The vast mileage separating people living in rural areas from healthcare services is a huge obstacle—especially for those needing specialty care. Telemedicine can be a more useful means to offer these services to patients instead of trying to staff specialists in remote areas. For example in Missouri, patients who would normally have to drive hours to see a specialist, such as a psychiatrist, can participate in Mercy Health’s “telepsych” program and receive exams remotely using video conferencing capabilities. Mercy’s telehealth capabilities also offers programs in other specialties ranging from stroke care to high-risk pregnancies.

Other specialities telehealth can provide rural communities include teleradiology, teleopthalmology, teledermatology, and teledentistry, among others.

In addition to telehealth’s reach, technology advancements in general can improve patient access to care and serve rural communities in many ways. An innovative collaboration between 14 northwest Kansas hospitals and their local EMS provider utilizes technology to expedite care for stroke and heart-attack patients in an effort to improve health outcomes in rural communities.  “There’s a lot of miles out here in rural Kansas,” says Carol Groen, manager for clinical certifications and special projects at Hays Medical Center, one of the participating hospitals. “And there’s a lot of difficulty sometimes getting transportation.”

Powered by technology, local paramedics can administer and interpret EKG or stress tests in the ambulance and relay data back to the hospital, enabling the facility to prepare the staff and equipment before the patient even arrives, affording patients timely care in critical situations.

Addressing the difficulty of recruiting providers in rural areas

An inability to recruit an adequate number of physicians to practice in rural America has hit these communities hard. In addition to providing the remote care of rural patients, telehealth can be instrumental in supporting rural physicians and recruiting more clinicians to practice in these communities.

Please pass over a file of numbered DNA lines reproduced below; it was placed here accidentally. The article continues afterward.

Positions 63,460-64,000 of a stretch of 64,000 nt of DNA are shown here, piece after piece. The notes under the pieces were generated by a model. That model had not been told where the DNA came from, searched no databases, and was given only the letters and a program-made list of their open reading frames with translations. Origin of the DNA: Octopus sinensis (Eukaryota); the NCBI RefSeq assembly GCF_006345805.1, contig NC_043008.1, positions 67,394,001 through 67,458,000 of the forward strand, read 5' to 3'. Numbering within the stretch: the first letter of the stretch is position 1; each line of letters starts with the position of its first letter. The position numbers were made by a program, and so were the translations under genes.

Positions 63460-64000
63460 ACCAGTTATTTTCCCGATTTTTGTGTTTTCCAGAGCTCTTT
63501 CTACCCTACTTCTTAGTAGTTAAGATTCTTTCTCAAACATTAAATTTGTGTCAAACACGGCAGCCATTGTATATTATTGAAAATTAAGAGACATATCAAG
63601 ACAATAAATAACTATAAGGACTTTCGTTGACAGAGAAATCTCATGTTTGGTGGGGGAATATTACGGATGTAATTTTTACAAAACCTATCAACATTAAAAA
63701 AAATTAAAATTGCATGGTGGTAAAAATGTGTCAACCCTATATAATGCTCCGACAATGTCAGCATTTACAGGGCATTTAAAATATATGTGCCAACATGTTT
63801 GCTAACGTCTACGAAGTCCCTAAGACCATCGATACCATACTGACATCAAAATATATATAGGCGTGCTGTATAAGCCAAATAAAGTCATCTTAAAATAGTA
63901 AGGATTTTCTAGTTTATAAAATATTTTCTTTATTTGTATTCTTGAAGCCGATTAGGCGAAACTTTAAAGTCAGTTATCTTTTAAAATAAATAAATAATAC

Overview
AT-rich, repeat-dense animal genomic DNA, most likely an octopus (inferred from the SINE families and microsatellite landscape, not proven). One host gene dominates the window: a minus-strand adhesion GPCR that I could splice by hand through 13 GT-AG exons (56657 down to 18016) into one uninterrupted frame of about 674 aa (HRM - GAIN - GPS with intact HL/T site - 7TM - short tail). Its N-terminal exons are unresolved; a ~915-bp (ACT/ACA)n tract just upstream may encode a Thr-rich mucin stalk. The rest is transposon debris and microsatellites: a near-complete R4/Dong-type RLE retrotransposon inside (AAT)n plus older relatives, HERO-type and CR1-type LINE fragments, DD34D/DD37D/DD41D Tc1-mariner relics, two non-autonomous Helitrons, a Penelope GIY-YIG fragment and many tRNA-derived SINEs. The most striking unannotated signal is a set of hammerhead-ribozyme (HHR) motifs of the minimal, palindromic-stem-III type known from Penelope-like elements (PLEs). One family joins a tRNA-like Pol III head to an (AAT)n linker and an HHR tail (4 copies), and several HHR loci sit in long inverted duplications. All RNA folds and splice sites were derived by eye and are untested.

Using telemedicine, doctors are able to consult and network with remote specialists at larger facilities, reducing the need to have specialty clinicians on staff, usually a big challenge for rural hospitals. For example in Alaska, an electronic intensive care unit (ICU) system enables rural providers to collaborate with intensive care unit staff based in Anchorage, who assist in monitoring and treating patients remotely.

According to Becker’s Health IT & CIO Review, in a report by the Institute of Medicine for the National Academies, Dr. Wilbur Hitt said, “Telemedicine fosters a collaboration that reduces the feelings of isolation that physicians may experience when they go to practice in a small town. With telemedicine, it’s like having one foot in the city but being able to live and practice out in a rural area. It’s also reassuring to know that you’re on the right track with the treatment plan and are staying current.”

Additionally, physicians might be more willing to practice in these rural pockets if they know they will have access to innovative digital technologies that will better support their efforts and benefit their patients who are facing unique and difficult circumstances due to limited access to quality healthcare. Accessible technology would be particularly beneficial in appealing to younger providers, many of whom have learned to practice medicine with many of these technological tools in place.

An investment worth making

Digital health does not hold all of the answers to rural America’s healthcare crisis—policy, socioeconomic and geographic factors all play into the region’s current health landscape. For example, basic infrastructure improvements are needed in many areas to create wider broadband access. Medicare reimbursement for telehealth expenses can also be a challenge by hindering telehealth’s expansion into rural areas.

Despite roadblocks, many rural providers feel telemedicine’s capabilities are what is going to help drive volume, improve care quality and save on staffing costs. As Dr. Stevan Whitt, chief medical officer at the University of Missouri Health Care told Modern Healthcare, “It is the thing that is going to allow small hospitals to continue providing quality care.” It would help them stay open—80 rural hospitals have closed their doors in the past six years. The research positioning digital health as a major asset to rural healthcare is powerful, growing and demands greater focus and exploration at the federal level to help address this crisis.